Following on from the blog of yesterday, I receive an email which raises something that have been a concern of mine for some time. With permission (thanks, A) I quote the following "I have found that people with dyslexia are given the technology to help them, but not given support on how to use it. I was give a number of things to help me, but was "NOT" shown how to use it and a few other dyslexics have told me the same thing. To me this is just a waste of money, because if you cannot use it, because you have not been shown or can work it out for yourself, you do not use it. I think this needs highlighting too." So the question is not just where is the support, but what is effective support, and how do you ensure the right support is given to each individual? Clearly, a standard one-off technology needs assessment is not the right answer.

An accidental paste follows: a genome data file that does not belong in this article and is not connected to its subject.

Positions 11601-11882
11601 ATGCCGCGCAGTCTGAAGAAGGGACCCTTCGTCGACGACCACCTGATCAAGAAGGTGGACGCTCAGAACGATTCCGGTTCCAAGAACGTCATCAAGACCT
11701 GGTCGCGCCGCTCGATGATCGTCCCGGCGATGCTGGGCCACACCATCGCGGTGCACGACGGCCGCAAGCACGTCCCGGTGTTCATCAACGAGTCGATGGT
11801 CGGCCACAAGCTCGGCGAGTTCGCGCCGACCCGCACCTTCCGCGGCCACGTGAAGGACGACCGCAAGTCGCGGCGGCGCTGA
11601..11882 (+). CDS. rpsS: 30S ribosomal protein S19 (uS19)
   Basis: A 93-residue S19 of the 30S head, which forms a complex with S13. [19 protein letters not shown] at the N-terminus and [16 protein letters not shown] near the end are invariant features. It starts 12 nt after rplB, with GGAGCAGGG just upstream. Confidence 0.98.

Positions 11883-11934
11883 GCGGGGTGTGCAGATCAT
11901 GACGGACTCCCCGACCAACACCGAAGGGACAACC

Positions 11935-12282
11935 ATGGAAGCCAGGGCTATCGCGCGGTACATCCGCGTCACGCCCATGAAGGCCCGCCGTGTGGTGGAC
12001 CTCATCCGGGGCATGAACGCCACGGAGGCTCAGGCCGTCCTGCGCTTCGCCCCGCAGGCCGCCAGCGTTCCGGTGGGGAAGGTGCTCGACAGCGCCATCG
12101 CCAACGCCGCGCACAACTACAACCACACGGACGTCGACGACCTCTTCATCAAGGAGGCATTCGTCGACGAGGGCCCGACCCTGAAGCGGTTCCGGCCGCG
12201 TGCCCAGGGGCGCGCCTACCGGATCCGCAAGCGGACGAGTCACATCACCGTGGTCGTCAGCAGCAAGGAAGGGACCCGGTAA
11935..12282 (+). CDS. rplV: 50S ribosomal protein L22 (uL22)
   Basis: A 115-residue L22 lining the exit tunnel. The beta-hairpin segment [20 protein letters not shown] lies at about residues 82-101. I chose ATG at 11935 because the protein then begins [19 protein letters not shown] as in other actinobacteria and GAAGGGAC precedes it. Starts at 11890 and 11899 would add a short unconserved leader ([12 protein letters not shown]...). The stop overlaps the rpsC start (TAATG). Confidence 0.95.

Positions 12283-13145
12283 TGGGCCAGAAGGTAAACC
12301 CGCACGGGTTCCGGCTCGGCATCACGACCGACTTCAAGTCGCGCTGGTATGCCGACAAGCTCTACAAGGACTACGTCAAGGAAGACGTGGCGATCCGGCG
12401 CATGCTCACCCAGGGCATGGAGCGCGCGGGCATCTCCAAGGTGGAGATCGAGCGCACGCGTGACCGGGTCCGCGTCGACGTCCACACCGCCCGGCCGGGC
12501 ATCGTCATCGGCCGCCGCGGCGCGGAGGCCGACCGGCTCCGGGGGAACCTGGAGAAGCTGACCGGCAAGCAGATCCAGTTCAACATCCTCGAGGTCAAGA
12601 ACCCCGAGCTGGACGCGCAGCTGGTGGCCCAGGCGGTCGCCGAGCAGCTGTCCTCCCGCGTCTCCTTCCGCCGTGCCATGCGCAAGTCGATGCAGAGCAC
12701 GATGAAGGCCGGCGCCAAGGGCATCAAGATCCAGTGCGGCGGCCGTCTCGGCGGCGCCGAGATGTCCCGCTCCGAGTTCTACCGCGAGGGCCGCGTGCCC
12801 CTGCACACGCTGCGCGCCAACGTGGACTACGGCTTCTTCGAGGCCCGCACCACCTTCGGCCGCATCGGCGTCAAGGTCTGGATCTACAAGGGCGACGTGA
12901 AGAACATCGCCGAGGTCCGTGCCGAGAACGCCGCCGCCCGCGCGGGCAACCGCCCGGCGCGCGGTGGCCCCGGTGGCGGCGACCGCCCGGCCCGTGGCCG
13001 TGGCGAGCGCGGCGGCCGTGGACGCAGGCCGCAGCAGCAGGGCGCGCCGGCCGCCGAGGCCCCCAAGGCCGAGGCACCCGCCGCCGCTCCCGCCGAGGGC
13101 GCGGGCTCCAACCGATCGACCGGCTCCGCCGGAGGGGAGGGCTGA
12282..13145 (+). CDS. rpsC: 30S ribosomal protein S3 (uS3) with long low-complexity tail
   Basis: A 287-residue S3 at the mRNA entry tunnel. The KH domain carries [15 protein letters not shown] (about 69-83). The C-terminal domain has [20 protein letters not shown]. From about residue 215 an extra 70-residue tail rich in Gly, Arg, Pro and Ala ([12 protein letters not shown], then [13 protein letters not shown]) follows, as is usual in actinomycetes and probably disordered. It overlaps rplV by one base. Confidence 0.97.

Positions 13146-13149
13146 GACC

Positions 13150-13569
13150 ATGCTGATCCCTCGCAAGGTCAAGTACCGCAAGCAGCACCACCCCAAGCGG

In iSHeds (www.isheds.eu), a project supporting dyslexic students in university in the Balkan countries (Bosnia, Serbia, Croatia, Slovenia, Hungary and Romania), the "solution" has been to develop e-learning for both those supporting dyslexic students and the students themselves. Of course it cannot cover all aspects, but in a region where currently there is nothing, it offers a starting point, a kind of lifeline, to many who would otherwise have nothing. The irony is that those Balkans students could end up with more support available than what many students currently receive across the UK.
The iSheds material is, apparently, due to be available in about a month, and will be in English as well as the languages mentioned. And it will all be free. However, the concept mapping tool developed as part of the project is already available at www.ikonmap.com